When it comes to media relations, I’m a traditionalist. Email has its value, and reaching out over social media works every once in a while, but in my experience, nothing beats a real-life conversation when you’re trying to really communicate a message.
Conversations enable give and take, and they allow you to adapt through the course of a conversation. So if you hear, for instance, that what you thought was compelling isn’t for a certain writer, you can clue them into something up their alley.
I use the phone for the vast majority of my work, but I know the very best conversations happen face to face. I just wrapped up a New York media tour for one of my clients, and it drove home – again – how very much you can do in just 20 minutes with the right person.
In 20 minutes in the Freedom Tower, we sampled products, talked through upcoming issues and new editorial direction, shared experiences working with bloggers and generated story ideas.
In 20 minutes in the Hearst building, we got nutritional feedback from an expert, shared new products (leaving lots of samples) and cemented a relationship that’s been building over two years.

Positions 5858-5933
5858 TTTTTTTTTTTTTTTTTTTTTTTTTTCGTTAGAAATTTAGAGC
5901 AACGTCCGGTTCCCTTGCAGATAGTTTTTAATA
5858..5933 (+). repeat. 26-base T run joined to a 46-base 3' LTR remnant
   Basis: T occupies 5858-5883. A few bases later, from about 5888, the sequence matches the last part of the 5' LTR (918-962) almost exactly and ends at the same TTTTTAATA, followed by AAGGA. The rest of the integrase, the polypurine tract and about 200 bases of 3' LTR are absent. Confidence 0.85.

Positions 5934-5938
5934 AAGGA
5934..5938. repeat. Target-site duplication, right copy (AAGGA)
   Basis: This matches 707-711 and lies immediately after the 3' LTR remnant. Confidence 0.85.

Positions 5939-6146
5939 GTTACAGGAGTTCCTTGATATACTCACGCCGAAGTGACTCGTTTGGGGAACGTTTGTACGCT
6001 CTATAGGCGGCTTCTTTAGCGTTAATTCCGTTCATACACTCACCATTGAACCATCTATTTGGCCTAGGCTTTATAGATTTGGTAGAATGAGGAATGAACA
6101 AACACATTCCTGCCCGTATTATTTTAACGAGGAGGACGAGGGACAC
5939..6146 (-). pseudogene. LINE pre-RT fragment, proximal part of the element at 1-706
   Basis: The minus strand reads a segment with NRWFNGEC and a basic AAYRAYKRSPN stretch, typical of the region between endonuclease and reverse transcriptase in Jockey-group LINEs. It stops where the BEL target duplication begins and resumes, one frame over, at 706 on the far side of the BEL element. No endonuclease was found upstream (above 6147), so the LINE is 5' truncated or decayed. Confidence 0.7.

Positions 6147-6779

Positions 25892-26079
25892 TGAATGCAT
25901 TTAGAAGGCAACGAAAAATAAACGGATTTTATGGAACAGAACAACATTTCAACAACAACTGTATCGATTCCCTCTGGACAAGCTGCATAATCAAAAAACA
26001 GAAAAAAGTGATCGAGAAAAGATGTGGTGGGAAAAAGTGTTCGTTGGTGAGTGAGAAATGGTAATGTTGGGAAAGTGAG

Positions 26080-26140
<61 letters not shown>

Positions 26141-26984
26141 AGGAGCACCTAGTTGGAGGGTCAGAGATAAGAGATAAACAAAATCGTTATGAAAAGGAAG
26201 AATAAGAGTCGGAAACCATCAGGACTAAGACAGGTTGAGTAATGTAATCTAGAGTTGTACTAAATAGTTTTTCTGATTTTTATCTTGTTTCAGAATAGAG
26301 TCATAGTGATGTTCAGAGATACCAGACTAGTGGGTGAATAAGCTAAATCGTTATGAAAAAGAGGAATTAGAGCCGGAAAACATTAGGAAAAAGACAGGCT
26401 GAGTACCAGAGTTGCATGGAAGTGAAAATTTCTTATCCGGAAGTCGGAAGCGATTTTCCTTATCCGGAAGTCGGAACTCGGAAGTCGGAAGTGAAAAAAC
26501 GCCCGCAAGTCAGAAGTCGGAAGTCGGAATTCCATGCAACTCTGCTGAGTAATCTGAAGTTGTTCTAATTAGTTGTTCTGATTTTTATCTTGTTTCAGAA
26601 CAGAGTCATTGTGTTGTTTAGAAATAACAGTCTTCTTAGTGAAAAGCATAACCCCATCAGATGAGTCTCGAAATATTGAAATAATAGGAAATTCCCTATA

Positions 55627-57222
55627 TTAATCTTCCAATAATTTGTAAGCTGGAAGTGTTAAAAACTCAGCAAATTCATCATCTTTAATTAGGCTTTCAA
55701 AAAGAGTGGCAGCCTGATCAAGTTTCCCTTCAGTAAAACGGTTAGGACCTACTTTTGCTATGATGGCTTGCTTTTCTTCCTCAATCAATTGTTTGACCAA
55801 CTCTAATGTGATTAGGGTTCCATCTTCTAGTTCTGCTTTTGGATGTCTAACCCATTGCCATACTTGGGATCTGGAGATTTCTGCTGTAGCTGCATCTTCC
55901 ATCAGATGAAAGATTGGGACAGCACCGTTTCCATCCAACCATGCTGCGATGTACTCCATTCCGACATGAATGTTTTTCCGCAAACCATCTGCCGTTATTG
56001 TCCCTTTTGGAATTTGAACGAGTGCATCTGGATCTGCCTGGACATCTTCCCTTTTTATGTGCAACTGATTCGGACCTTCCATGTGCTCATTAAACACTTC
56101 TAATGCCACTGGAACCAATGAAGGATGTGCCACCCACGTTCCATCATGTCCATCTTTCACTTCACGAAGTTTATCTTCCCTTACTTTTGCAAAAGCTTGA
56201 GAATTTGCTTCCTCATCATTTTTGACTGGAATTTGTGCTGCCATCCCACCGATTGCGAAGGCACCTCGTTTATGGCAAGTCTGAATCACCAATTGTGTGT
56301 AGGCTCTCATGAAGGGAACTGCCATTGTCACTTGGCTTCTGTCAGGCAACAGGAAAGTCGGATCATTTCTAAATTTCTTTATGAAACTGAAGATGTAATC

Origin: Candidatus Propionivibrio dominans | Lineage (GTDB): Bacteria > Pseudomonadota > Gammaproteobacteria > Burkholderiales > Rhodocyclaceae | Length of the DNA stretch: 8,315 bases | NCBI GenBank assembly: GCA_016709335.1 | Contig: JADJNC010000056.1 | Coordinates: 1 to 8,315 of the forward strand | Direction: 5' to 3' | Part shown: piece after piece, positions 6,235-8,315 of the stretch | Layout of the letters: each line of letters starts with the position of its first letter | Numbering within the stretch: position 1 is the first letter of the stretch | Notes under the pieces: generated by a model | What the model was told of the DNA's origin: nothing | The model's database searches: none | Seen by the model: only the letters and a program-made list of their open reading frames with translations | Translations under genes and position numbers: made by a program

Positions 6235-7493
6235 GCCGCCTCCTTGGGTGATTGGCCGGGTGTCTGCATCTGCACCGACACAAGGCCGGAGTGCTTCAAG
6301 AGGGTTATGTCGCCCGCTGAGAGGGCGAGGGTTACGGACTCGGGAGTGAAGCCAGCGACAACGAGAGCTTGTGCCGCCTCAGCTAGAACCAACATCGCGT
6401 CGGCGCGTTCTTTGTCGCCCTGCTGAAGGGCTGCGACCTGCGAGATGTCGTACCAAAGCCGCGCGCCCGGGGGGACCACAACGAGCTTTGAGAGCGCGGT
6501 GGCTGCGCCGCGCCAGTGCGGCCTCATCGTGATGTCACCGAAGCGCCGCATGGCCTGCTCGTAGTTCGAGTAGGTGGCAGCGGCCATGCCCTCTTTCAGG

In 20 minutes in New Jersey, my colleague Kristen (also in NY for her own client’s tour) shared a meeting to talk client news, learn about future story opportunities, hear about the publication’s recipe development and sample delicious treats from both our clients.
We don’t yet know which of these meetings will map to a specific story, but the opportunity to engage with these writers, our key contacts, is invaluable. We learn as much from them as we work to convey about our clients, and it’s a boost to the relationships we are building. And, of course, there’s nothing like New York in February – just ask my umbrella, which gave up its life in the service of relationship building.